What does it take to overcome extreme poverty? Chalre CEO Rebecca Bustamante considers education and perseverance as her stepping stones out of an impoverished life. Her childhood in Pangasinan can only be described as challenging: the 7th of 11 children, Rebecca had to work from an early age to help support her siblings. She lived with different families and helped with household chores in exchange for tuition money. When Rebecca was in her teens, her mother died of cancer. This prompted the young Rebecca to go to Singapore as a domestic helper. Determined to finish her education, Rebecca took up accountancy at the Open University of the Singapore Institute of Management. Not only did she earn a college degree, Rebecca also sent money home to her family and saved up to 20% of her earnings.

After several years in Singapore, Rebecca migrated to Canada. There, she worked as a nanny and held various other jobs while pursuing her graduate studies at the Ryeson University. Rebecca was able to save enough capital to start her own business: a recruitment agency that helps her fellow Filipinos get jobs overseas. She also met her husband abroad, and they are now the proud parents of two teenagers. Rebecca hopes that her experience would inspire other Filipinos, especially women, to not just dream of rising from poverty but to aspire for leadership positions in industry. Listen to this interview and find out Rebecca’s vision for her homeland.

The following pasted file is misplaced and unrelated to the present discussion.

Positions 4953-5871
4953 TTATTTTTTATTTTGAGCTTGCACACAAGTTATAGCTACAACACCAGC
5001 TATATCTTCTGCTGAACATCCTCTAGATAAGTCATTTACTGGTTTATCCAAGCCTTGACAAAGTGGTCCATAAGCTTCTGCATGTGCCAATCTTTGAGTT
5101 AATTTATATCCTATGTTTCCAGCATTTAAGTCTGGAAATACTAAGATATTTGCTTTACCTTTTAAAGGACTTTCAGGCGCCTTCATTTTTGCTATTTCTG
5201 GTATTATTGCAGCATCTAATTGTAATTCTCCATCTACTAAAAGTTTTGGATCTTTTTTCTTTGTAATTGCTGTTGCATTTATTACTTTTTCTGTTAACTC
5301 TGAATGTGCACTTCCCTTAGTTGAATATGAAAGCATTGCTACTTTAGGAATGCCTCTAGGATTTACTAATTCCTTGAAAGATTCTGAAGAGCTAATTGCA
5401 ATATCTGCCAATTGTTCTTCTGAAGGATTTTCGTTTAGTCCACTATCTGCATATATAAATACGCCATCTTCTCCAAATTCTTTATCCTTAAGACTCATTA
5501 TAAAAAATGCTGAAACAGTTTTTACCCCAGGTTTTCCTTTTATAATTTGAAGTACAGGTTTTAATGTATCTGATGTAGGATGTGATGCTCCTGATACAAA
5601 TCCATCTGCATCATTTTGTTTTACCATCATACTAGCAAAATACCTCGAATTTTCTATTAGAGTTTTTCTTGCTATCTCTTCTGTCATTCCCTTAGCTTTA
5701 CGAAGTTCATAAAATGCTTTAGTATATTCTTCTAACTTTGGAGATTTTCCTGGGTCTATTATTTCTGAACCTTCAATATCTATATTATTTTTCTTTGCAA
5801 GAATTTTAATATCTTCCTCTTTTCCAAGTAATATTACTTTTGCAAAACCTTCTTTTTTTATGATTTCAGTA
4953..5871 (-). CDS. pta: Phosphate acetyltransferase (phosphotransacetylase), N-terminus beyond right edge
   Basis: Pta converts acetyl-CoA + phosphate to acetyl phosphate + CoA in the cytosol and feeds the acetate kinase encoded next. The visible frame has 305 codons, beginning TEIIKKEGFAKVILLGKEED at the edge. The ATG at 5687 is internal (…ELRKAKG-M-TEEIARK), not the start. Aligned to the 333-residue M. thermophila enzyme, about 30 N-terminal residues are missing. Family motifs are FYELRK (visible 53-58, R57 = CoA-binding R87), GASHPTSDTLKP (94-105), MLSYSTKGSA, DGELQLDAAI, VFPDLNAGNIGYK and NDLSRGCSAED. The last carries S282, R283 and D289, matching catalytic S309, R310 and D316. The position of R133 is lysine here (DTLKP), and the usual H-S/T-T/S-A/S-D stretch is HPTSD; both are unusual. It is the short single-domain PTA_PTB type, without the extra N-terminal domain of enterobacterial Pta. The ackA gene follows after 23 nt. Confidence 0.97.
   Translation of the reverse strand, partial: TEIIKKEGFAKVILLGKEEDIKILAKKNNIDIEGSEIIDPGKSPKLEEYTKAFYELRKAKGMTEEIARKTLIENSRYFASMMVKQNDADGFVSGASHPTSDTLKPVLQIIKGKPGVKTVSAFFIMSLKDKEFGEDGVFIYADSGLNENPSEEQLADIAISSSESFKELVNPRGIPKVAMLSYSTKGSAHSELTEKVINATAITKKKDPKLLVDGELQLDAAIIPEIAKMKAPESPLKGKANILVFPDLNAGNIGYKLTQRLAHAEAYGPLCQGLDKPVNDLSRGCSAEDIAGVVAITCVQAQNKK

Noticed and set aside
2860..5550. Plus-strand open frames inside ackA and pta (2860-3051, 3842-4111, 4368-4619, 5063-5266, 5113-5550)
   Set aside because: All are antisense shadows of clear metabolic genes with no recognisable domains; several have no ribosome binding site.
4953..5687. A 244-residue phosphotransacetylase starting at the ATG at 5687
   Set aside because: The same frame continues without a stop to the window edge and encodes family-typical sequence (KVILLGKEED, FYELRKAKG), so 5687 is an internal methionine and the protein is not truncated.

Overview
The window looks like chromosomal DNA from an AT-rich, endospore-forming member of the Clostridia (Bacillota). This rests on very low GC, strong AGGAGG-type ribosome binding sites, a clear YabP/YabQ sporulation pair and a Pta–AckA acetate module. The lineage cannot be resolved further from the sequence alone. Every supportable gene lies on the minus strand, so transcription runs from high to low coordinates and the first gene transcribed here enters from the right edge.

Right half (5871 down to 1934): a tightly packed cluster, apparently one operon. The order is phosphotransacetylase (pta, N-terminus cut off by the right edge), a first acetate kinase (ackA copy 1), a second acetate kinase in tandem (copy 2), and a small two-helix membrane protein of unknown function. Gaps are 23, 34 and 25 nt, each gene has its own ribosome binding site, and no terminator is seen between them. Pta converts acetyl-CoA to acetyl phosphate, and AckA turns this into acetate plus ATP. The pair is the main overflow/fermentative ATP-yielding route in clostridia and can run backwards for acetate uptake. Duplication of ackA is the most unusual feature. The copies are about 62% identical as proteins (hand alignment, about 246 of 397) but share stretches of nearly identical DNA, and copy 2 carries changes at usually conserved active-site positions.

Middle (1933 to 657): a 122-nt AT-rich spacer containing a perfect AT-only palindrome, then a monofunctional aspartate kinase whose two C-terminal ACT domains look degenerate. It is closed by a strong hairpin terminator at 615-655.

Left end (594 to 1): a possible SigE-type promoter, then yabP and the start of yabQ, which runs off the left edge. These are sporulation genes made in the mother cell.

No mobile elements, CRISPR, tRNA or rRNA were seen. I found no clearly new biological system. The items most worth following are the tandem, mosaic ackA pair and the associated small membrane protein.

Mike Grogan and Rebecca Bustamante of Chalre

In this episode, you will learn:

  • The importance of accepting your identity and purpose.
  • How Rebecca was able to succeed abroad.
  • Why Rebecca came back to the Philippines.
  • The best way to respond to criticism, especially from loved ones.
  • How to handle loneliness as an OFW.
  • How the Philippines can become a first world country.

Quotable Quotes:

Here are some words of wisdom shared by Rebecca in this interview.

  • “No man is an island.” John Donne
  • I’m proud to be a domestic helper because it was a stepping stone to go the next level in my life.
  • My definition of success is making a difference. How you can inspire people? How can you help?
  • I don’t believe in money or material things, but we need them to survive.
  • It’s okay when people laughed at me. I had a vision. I had goals.
  • Never put down others. Instead help them and lift them up.
  • It’s important to manage your mind and not let your mind manage you.
  • We are now in the spring season. We are bursting with opportunities (here in the Philippines).
  • In 2030, the Philippines will be a First World country.

Join the Conversation:

Do you believe that the Philippines can be a first world country by 2030? If yes, what do we need to do to make that happen? Share your answers!

Take inspired action!
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